A large-and-in-charge 1963 Fargo 300 1 ½ ton truck was on the road in the midst of a winter deep freeze and it commanded plenty of attention from curious onlookers, along with us at MyStarCollectorCar.


Mainly because very few classic rides will brave our long, cold winter months and we rarely encounter a 56-year-old Canuck truck at any time of the year.



We were fortunate enough to track down its owner and got the story behind his very unusual truck. Owner Sylvain Roy was able to fill in the blanks about his Fargo and delivered a strong personal message about why he became the owner of his unique resto-mod.



Sylvain is a skilled and experienced tradesman who has risen up the ladder to a consultant position in his field. A few years ago, he was at a pulp and paper mill in Canada’s Maritimes when an explosion seriously injured him and put Sylvain into a long, painful recovery mode.



The physical damage to Sylvain was one issue, but he also suffered from PTSD (post-traumatic stress disorder) after the accident. The resultant physical and emotional damage pushed Sylvain into brand new territory in his life, so he began to assess his recovery process.



The incident meant Sylvain had to learn to walk again, but he also had to find a way to deal with his PTSD after the accident because he relived the incident over and over again in his mind.



For Sylvain, the answer came in the form of a dilapidated 1963 Fargo grain truck that had been banished from active farm work and retired to rust in pieces on the owner’s rural property.



Sylvain wanted his own brand of therapy to move forward from the life-changing moment and he found it in the form of a neglected farm truck with wheels sunk into the ground from its long banishment.



Sylvain wanted a project that was affordable, could handle a diesel engine transplant, and provided a challenge that would steer him away from his personal issues. He found the Fargo after a careful search when his luck began to change because he purchased the truck for 300 dollars (including delivery by its former owner)–and the Fargo was pretty close to his place.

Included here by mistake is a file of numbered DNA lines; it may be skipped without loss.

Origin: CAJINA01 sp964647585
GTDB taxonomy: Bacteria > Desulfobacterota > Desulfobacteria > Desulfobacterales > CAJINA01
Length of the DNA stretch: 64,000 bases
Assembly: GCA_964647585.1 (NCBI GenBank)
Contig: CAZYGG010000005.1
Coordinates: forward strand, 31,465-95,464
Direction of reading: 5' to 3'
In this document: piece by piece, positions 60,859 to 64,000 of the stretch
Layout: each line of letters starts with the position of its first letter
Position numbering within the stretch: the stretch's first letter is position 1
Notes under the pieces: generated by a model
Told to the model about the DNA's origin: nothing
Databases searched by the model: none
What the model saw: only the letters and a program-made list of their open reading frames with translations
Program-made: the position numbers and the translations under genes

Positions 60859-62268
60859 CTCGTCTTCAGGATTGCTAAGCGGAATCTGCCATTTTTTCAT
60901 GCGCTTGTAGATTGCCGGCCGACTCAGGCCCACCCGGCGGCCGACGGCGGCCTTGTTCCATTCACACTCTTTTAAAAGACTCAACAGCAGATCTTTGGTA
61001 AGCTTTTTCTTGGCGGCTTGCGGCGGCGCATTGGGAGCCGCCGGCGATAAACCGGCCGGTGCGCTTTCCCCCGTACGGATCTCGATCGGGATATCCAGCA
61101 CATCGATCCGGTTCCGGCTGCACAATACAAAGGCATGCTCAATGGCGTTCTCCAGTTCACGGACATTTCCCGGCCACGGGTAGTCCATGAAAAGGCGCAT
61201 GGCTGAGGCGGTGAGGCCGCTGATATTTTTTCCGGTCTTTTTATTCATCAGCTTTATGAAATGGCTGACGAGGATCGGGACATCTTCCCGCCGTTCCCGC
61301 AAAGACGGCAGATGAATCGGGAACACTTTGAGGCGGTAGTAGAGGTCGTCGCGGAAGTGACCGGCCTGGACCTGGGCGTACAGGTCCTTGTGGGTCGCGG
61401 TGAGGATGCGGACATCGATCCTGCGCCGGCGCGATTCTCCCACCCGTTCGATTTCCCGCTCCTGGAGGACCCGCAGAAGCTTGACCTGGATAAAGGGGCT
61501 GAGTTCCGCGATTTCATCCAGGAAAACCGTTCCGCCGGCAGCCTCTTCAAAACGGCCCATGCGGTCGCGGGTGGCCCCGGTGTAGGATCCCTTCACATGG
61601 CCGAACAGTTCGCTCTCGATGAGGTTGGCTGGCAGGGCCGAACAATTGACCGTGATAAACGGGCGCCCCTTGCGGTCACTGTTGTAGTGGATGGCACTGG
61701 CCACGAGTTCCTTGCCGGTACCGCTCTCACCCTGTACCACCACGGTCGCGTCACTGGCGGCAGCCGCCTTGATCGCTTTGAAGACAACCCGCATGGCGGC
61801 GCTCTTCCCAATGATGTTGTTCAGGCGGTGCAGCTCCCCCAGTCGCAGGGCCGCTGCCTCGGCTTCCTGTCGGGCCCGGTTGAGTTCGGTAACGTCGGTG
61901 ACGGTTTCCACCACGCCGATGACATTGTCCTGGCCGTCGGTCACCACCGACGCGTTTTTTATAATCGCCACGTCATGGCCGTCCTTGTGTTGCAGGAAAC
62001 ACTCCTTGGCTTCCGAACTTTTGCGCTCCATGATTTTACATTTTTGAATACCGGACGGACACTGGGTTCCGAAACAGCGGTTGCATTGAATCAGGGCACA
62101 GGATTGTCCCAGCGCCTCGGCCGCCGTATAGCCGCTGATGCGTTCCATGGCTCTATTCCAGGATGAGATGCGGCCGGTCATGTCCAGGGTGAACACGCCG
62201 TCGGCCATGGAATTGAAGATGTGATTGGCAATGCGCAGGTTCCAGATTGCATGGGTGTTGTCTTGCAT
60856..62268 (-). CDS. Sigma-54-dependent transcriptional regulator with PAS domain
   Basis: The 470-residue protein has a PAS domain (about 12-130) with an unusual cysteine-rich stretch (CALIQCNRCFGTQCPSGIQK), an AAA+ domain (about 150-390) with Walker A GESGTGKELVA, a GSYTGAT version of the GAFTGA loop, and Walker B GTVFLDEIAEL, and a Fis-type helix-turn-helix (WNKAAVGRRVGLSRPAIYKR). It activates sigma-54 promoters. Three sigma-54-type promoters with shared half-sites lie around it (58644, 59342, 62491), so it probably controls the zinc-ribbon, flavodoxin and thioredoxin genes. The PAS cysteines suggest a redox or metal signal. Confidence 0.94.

Sylvain knew he had bought a challenge because “there was nothing left of the truck”, in his words. He replaced all the missing metal on the Fargo, plus he extended the front fenders and hood on the truck so it could handle the 1997 Ford chassis that Sylvain positioned under the Fargo body and rear platform.



Sylvain also used the seats and dash from the Ford donor truck to maintain the newer efficiency and comfort levels found in a late 1990s vehicle. The longer donor chassis provided an opportunity for Sylvain to custom-build a jockey (utility) box/fuel tank that he placed right behind the Fargo’s cab.



Sylvain also used the donor Ford’s heating system to provide a major upgrade for the Fargo in this department. He was unable to use the Ford’s AC system because of engine compartment issues, but his area requires heat more than a cooling system with its long winters and short summers.



Sylvain is quick to reveal that he is not an automotive tradesman, but he only took a year to save his too-far-gone Fargo from complete oblivion. Sylvain says the project is not perfect, but it was the perfect therapy project for both truck and owner.    



BY: Jim Sutherland


Jim Sutherland is a veteran automotive writer whose work has been published by many major print and online publications. The list includes Calgary Herald, The Truth About Cars, Red Deer Advocate, RPM Magazine, Edmonton Journal, Montreal Gazette, Windsor Star, Vancouver Province, and Post Media Wheels Section.